CUF supporters were unhappy with these results and suspected corruption. Seventeen CUF supporters were arrested following rioting, attacks on CCM offices and destruction of CCM cars in Temeke after the results were declared. The last time Temeke was fought over in a by¬≠election, in October 1996, the NCCR’s Augustine Mrema had won the seat convincingly with 54,840 votes against CCM’s 33,113. What happened to the NCCR voters this time? According to Mrema a lot of them stayed at home in protest at the refusal of the Electoral Commission to allow him to stand. The surprising strength of CUP can be explained by the collapse of the NCCR and the influence of Zanzibar and its Muslim religion. Many Zanzibaris live in the two constituencies.

Needless to say Mrema could not conceal his glee at the humiliation suffered by the NCCR party now that he was no longer its leader. “They have reaped what they sowed” he was quoted in the Guardian as saying.
There are many lessons for all politicians to learn from these results. Firstly, the opposition must unite if it is ever to beat CCM. Secondly, although it has been dealt a body blow by the collapse of the NCCR, opposition still exists and Mrema still has many loyal supporters willing even to change parties in order to vote for him; if any opposition party could find a popular and generally acceptable leader, it could do well in the 2000 elections. Thirdly, although CCM must be happy in that it now holds every seat in Dar es Salaam, it must be aware that it is still not in the totally dominant position in urban areas that it enjoys in most rural seats.

Tanzania’s smaller parties received a shock in mid-June when Prime Minister Frederick Sumaye announced that the government would not continue to provide subsidies to parties for the elections in 2000. The reactions, quoted in the Guardian on June 19, were swift. CHADEMA party chairman Bob Makani, said that by deciding doing this the government hoped that CHADEMA would not be able to participate. “Despite everything, we will take part” he said. TLP Acting Chairman Augustine Mrema, said that the government intended to kill the opposition. “They know that if they give us subsidies, we will defeat them” he said. However, CCM MP for Mwanza Rural Antony Diallo, praised the decision. He said that subsidies were given during the previous general elections because the opposition parties were participating for the first time. If they had not put funds aside for the coming election it was their own fault.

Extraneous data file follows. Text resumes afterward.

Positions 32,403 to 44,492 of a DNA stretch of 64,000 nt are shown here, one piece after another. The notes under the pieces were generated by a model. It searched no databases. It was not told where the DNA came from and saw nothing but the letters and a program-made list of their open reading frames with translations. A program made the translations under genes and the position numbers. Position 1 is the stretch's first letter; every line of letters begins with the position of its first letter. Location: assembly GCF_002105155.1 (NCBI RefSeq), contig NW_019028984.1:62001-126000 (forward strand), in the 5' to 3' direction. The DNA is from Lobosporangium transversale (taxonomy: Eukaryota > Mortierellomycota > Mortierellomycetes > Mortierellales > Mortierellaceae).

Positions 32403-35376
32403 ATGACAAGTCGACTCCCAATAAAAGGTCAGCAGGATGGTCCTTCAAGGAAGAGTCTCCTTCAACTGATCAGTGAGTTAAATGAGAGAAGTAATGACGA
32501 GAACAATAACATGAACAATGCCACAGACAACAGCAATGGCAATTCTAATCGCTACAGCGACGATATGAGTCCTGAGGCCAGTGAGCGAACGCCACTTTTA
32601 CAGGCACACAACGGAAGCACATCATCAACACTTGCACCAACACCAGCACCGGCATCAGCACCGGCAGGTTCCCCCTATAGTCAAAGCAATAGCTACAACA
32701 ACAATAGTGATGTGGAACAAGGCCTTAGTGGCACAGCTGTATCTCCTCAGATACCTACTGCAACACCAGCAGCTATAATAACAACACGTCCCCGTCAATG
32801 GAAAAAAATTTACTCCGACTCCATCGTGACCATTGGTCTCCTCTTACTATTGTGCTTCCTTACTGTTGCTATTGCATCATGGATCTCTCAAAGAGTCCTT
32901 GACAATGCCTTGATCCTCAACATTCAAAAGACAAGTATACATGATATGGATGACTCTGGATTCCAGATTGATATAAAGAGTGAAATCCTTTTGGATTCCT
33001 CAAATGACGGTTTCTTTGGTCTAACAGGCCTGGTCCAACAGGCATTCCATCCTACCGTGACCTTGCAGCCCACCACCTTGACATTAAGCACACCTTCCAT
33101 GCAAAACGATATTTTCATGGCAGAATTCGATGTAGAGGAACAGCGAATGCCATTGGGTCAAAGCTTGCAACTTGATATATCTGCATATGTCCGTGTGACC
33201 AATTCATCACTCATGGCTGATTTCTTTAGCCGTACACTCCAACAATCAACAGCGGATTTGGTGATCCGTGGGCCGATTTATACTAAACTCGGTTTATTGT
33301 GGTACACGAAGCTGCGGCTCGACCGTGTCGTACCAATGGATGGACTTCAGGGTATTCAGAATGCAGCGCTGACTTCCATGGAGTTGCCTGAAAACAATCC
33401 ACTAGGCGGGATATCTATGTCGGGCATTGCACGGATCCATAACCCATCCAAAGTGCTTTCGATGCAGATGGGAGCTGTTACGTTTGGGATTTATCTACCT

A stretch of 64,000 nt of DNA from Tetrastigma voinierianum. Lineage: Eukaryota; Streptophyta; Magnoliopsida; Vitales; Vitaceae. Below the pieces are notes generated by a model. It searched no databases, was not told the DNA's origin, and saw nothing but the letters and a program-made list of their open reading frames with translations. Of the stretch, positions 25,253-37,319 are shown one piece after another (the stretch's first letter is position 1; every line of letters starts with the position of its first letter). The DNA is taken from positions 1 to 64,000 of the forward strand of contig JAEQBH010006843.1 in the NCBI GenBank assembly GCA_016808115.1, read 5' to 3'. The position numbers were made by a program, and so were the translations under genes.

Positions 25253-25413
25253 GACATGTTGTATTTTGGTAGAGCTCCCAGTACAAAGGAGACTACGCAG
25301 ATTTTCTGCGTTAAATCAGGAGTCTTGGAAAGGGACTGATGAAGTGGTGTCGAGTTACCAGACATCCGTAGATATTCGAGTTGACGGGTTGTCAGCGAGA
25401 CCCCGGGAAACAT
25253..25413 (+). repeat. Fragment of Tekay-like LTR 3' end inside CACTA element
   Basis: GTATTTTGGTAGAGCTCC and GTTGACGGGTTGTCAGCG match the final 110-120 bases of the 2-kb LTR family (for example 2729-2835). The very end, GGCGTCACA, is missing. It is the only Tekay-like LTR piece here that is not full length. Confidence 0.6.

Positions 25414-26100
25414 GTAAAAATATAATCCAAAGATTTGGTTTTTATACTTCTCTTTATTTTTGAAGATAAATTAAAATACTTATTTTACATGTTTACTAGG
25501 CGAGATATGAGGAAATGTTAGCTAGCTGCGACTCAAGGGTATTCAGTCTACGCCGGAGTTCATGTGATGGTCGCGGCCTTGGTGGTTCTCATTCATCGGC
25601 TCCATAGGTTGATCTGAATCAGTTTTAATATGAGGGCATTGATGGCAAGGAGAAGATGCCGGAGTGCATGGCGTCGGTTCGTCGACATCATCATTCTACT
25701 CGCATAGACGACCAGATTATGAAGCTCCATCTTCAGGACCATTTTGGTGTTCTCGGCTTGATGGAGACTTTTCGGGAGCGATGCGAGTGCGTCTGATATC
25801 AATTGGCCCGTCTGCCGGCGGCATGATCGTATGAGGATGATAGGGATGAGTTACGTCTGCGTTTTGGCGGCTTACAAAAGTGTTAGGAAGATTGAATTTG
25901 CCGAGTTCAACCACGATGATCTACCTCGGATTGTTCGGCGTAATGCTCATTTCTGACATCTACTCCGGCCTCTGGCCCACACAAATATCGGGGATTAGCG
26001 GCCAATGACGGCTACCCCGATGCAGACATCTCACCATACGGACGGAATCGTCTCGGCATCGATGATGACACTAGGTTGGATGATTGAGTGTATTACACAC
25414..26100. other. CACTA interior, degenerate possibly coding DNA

There could be compensations for Tanzania, apart from the saving of money, from this decision. It is likely to kill off many of the smaller parties and encourage the others to work together to survive.

CCM MP for Bukoba Rural Sebastian Kinyondo has lost his appeal against a High Court Order which unseated him last year. He had got 42,169 votes compared with the candidate of CHADEMA’s 10,116 in the last elections.

Commerce and Minister Iddi Simba, who is gaining a reputation (and considerable popularity) for his strong support of indigenous African business enterprise in Tanzania was reported in the Daily News on August 12 to have told the press that his new indigenisation policy was intended to empower indigenous Tanzanians to take an active role in the management and control of the country’s economy and not to divide them on racial grounds. He was quoted in the Guardian as saying that the policy was a replacement of the obsolete 1967 Arusha Declaration, the blueprint for Tanzania’s earlier policy of socialism and self-reliance.